Half a croissant, on a plate, with a sign in front of it saying '50c'
h a l f b a k e r y
"It would work, if you can find alternatives to each of the steps involved in this process."

idea: add, search, annotate, link, view, overview, recent, by name, random

meta: news, help, about, links, report a problem

account: browse anonymously, or get an account and write.

user:
pass:
register,


       

Analogue MP3 Player

Nightmares on Wax. With added snap, crackle and pop.
  (+6, -1)
(+6, -1)
  [vote for,
against]

There’s no doubt about it – MP3 players are cool. And having a jukebox the size of a matchbox in your pocket has obvious advantages.

But there’s also something about vinyl that means it will never lose its appeal. Watching that little needle trace its slow arc over a swiftly spinning record has a pleasingly simple appeal. And when you think about it, on an almost microscopic level what’s actually happening is that the needle is driving down a concentric vinyl canyon, bouncing and careening over pits and mounds on a bone-jarring journey that would test even the most hardened off-roader. That tiny needle must go through hell – yet it looks smooth and unflappable as it skims elegantly across the platter. It’s kind of fitting that its “tiny” vibrations can be easily amplified to ear-splitting proportions.

Seems a shame just to dump the thankless needle from its role in music making just because technology has moved on a bit. It’s not like it can just retire and take up crochet or something.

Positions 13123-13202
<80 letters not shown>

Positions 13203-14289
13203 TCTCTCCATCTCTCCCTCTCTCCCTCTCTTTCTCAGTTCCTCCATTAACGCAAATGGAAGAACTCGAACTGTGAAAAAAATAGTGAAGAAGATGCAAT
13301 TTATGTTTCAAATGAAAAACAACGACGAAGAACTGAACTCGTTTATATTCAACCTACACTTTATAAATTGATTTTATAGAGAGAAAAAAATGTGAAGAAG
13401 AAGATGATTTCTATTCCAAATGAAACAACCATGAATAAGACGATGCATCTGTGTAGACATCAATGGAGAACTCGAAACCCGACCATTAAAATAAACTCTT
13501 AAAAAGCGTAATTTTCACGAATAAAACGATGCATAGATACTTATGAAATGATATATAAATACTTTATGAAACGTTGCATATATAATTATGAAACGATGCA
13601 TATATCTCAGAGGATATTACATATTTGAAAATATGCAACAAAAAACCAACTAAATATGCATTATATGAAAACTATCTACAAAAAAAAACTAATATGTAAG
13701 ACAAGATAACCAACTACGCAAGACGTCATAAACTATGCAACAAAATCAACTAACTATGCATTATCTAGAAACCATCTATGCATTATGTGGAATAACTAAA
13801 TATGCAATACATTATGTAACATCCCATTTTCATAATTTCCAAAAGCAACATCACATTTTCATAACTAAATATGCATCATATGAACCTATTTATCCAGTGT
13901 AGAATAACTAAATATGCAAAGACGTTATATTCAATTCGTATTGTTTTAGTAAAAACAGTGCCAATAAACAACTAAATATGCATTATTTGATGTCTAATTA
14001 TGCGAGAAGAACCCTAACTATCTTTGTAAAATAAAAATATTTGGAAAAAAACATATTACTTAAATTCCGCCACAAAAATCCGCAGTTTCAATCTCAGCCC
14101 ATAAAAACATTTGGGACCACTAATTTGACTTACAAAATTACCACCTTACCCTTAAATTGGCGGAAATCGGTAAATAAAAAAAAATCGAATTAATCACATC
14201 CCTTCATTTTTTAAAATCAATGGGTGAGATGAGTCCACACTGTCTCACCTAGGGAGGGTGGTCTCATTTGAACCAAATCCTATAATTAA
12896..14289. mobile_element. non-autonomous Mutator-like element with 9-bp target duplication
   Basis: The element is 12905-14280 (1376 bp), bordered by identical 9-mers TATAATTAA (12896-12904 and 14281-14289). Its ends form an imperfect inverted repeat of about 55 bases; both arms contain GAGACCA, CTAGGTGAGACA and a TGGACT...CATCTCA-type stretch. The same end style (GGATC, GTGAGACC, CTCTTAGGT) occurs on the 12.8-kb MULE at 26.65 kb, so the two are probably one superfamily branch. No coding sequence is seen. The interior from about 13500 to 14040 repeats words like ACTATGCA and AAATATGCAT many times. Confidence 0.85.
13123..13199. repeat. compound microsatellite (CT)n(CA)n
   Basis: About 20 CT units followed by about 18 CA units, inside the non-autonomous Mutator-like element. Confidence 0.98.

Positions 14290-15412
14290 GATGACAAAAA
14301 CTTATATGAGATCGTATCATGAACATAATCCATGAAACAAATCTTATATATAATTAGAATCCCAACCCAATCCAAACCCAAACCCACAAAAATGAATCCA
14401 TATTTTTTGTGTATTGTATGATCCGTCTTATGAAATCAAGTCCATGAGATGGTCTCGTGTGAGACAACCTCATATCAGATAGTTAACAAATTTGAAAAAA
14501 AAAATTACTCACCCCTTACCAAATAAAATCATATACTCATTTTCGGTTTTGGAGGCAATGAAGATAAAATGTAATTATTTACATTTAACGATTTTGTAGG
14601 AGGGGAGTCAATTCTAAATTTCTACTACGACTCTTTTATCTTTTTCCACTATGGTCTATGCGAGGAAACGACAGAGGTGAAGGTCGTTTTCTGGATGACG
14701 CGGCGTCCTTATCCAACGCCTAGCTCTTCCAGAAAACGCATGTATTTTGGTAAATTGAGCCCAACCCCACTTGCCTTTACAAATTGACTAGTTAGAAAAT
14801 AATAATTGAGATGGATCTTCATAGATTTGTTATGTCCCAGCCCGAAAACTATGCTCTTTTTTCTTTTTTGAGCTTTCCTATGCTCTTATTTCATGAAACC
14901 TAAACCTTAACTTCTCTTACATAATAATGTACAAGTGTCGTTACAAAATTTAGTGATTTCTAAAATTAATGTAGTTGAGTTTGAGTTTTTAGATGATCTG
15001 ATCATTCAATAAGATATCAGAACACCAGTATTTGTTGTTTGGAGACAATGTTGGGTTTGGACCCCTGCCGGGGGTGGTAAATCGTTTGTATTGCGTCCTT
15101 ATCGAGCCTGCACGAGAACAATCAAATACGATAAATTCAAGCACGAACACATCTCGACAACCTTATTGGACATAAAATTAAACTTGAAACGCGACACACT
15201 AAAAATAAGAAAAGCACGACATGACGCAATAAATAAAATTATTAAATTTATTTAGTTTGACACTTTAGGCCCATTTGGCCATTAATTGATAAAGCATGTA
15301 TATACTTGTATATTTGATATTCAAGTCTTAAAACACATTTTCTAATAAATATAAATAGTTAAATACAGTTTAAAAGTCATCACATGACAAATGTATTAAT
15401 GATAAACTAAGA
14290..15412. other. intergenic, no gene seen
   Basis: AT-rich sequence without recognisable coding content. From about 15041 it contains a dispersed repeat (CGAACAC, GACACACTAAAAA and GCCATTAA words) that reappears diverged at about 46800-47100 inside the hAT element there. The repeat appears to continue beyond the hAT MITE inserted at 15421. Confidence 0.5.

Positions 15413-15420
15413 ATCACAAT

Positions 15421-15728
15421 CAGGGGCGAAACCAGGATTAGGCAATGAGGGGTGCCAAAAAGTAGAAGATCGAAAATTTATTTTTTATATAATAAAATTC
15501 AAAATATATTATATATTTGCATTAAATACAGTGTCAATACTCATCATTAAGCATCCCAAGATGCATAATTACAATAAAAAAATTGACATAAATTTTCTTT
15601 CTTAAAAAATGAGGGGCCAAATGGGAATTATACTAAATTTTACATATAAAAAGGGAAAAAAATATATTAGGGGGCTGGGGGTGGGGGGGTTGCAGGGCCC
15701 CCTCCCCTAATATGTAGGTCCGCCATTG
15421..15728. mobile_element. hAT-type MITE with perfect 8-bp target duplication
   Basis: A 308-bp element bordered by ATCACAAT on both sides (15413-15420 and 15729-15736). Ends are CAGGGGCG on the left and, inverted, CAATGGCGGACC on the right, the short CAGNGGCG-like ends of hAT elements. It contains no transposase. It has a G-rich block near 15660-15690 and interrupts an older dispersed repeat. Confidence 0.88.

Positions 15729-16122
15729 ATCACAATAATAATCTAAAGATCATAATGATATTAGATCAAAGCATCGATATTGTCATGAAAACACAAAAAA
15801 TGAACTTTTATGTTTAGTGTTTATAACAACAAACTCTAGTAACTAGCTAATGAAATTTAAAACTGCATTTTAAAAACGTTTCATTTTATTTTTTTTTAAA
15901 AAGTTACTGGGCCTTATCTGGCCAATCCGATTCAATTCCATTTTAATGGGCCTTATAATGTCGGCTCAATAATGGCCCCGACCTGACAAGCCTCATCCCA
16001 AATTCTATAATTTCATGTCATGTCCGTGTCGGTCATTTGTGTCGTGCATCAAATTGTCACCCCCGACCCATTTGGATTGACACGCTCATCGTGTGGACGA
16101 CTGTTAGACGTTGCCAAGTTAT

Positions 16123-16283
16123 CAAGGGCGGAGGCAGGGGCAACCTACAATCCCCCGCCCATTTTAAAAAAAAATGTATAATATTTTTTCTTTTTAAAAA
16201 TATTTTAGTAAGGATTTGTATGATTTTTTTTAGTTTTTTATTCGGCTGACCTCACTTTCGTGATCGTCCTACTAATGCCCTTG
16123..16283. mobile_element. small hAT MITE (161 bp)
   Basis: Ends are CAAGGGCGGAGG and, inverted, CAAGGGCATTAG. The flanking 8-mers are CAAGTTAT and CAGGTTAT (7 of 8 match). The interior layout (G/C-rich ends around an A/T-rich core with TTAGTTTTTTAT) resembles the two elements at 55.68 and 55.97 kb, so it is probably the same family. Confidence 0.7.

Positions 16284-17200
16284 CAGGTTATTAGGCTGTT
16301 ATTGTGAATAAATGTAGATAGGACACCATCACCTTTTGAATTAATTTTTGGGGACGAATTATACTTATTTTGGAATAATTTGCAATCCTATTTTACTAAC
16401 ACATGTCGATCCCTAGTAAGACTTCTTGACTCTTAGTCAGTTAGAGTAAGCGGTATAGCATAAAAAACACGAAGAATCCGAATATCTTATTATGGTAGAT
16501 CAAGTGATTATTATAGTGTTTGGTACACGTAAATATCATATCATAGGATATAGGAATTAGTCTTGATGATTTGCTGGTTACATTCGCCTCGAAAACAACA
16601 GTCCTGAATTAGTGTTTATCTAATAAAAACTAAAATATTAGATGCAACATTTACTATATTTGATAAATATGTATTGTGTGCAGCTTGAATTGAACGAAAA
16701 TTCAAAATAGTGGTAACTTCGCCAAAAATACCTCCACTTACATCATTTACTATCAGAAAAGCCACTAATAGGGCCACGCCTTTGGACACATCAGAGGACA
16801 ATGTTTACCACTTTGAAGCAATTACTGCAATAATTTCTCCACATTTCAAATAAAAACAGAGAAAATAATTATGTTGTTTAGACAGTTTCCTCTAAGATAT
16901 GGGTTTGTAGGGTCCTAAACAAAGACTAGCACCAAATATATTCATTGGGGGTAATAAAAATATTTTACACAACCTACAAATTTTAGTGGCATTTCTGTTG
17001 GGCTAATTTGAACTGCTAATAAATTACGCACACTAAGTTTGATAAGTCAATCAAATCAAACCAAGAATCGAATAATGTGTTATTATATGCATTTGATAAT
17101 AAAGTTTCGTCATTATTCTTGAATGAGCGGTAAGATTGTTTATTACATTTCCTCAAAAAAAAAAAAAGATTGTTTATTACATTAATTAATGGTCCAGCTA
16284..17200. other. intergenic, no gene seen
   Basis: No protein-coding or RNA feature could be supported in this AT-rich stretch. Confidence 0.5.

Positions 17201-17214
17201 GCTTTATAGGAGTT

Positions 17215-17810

So – analogue MP3 players. Bring back the needle and the damage done. Take a small ring of metal – maybe half an inch in diameter, and a quarter of an inch wide – and, for that ultimate old-skool vibe, coat its outside surface in a few millimeters of wax. A mechanism in the center of the ring rotates it at a constant speed.

Now attach an MP3 player. But don’t attach that MP3 player to a set of headphones. Instead, in an arrangement that would make a swiss watchmaker queasy, attach a tiny needle to the MP3 player that shudders and judders according to the music that flows into it. Like headphones, but in needle form. You’ve guessed it – this vibrating needle is in direct contact with the wax surface of the ring, and thus transcribes the music onto it.

On the other side of the ring, there’s another needle that scratches its way through the pitted track that the other needle has laid down for it. It re-translates the pits and bumps into actual music as it passes its hectic vibrations to your quivering headphones.

After the wax has been passed across the ring from needle to needle, a tiny heater melts the wax again and an unrealistically small cooling element hardens it to make a fresh canvas for the write needle to nervously dance upon.

Ear-trumpet-style fluted megaphone speaker is optional. Because there is a fine line between old skool and ye olde skoole.

lostdog, Apr 29 2005

scratchophone http://www.boingboi.../scratchophone.html
driving around in circles. [jaksplat, Apr 30 2005]

Digitizing Vinyl http://www.acfnewso...gitizing_vinyl.html
the needle vibrates sideways [FarmerJohn, Apr 30 2005]

[link]






       Hmmm... I suppose you could add a third needle (or laser scanner or something) that would record the bumps and dimples after the second needle had gone over them (complete with the microscopic amounts of wear the needle has added) and re-save this new version over that section of the original MP3...
lostdog, Apr 30 2005
  
      
[annotate]
  


 

back: main index

business  computer  culture  fashion  food  halfbakery  home  other  product  public  science  sport  vehicle